Continuos Inferior Alveolar Nerve Block Using an Indwelling Catheter and Inferior Maxillary Artery
Embolization for the Management of Atypical Trigeminal Neuralgia 377
control epistaxis and life threatening bleeding following
facial trauma [20,21]. However, its use for trigeminal
neuralgia is uncommon. One study reported the use of
maxillary embolization in 76 patients with trigeminal
neuralgia with achievement of absolute improvement
[22]. Since in our case the patient’s pain had a throbbing
component we thought she might benefit from internal
maxillary artery embolization. We first used a balloon
trial to test if artery occlusion will provide pain resolu-
tion, when the patient passed the trial we embolized the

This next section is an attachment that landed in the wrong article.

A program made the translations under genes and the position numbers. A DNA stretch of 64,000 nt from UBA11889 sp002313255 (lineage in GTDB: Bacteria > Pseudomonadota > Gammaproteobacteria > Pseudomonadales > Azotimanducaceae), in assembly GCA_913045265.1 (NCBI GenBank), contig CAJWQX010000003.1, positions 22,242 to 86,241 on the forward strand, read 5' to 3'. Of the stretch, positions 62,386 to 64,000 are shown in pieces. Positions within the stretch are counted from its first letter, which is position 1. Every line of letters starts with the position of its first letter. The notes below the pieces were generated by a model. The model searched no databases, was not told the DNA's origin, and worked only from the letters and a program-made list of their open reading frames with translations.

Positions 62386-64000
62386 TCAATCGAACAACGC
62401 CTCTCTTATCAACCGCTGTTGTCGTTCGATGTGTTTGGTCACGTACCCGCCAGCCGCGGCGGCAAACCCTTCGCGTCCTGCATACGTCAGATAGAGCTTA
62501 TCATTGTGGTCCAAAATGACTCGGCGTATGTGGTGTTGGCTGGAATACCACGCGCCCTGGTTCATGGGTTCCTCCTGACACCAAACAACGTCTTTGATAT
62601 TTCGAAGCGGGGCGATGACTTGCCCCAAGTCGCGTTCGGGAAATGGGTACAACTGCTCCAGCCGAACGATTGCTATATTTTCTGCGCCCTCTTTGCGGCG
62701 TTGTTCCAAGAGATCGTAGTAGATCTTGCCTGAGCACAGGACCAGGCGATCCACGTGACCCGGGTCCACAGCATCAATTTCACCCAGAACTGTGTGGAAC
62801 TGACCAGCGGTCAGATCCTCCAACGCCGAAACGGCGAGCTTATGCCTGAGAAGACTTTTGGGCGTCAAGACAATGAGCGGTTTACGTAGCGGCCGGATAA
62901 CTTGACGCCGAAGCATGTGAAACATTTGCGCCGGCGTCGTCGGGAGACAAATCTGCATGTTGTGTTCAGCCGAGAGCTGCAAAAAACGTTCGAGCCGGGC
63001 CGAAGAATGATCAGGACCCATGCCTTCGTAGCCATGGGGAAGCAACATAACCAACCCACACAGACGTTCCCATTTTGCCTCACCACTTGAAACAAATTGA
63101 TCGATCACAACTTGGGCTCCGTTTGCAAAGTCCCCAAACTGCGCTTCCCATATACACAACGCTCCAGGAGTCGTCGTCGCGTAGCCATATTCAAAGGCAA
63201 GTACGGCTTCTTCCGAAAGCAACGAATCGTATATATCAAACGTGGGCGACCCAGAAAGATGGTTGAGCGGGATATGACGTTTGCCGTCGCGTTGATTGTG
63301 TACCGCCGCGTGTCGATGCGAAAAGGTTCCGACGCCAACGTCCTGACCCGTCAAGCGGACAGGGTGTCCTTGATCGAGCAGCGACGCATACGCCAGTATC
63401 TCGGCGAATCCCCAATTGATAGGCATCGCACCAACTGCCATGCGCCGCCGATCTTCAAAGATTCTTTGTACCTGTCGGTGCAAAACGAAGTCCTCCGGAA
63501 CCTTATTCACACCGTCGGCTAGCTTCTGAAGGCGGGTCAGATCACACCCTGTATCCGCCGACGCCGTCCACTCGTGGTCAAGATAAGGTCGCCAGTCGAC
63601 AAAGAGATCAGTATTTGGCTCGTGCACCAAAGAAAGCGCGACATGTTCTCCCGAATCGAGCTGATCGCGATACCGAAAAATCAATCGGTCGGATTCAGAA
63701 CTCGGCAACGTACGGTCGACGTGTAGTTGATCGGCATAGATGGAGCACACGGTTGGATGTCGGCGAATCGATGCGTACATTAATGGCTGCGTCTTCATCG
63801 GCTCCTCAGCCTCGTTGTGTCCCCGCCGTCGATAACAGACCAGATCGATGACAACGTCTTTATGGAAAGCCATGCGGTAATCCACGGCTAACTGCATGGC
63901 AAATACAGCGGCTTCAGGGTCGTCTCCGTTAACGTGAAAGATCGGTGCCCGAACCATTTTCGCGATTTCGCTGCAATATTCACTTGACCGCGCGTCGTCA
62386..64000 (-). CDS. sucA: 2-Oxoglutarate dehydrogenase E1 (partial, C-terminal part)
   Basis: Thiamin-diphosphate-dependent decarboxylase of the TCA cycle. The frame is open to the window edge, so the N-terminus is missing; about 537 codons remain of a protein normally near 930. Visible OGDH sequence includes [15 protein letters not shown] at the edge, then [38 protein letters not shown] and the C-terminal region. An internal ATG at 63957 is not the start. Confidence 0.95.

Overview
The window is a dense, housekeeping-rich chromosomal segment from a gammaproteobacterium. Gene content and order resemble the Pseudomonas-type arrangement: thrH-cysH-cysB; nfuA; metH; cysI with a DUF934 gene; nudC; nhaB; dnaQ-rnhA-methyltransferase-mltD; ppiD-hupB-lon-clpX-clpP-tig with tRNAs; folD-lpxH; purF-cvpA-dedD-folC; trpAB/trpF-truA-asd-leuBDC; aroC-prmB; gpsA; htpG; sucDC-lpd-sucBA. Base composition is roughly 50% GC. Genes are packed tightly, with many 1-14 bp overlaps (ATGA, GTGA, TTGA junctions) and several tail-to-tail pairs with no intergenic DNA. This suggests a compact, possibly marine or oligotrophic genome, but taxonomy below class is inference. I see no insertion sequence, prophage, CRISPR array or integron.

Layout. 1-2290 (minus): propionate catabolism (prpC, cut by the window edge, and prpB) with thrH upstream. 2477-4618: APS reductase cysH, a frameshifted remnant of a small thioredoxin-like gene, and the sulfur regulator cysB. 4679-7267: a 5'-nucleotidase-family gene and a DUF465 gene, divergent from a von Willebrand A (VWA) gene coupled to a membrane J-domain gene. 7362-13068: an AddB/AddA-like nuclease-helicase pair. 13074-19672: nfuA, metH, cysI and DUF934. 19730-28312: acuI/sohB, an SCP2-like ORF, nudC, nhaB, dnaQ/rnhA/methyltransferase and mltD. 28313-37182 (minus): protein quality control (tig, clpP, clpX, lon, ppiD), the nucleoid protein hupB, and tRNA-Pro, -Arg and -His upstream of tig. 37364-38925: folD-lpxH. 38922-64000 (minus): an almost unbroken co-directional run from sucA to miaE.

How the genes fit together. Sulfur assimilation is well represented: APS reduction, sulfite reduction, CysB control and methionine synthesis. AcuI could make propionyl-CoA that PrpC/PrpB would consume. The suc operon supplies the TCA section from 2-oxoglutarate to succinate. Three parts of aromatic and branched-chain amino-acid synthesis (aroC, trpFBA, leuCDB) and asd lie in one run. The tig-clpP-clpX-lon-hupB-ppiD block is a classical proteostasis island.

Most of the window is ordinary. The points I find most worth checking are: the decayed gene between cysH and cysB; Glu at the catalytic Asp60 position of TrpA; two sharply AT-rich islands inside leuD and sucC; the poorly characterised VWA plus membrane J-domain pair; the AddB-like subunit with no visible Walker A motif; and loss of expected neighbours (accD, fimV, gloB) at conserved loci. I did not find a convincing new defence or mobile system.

artery, the patient reported complete resolution of the
throbbing pa in. The pro cedure is safe as th e area su pp lied
by the artery has collateral blood supply. We recommend
this procedure for patients with throbbing pain not con-
trolled by medical management with emphasis on a bal-
loon trail before permanent occlusion.
4. Conclusion
Treatment of TN should be tailored to the individual
situation. Several interventional pain and surgical proce-
dures are available to treat pain resistant to medical
management. Continuous mandibular or alveolar nerve
blocks with local anesthetics using an indwelling cath eter
can provide complete pain resolution and patient satis-
faction but with a risk of infection on long term use. In-
ternal maxillary embolization is a permanent treatment
modality to be considered in patients with a throbbing
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Open Access OJAnes
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Embolization for the Management of Atypical Trigeminal Neuralgia
Open Access OJAnes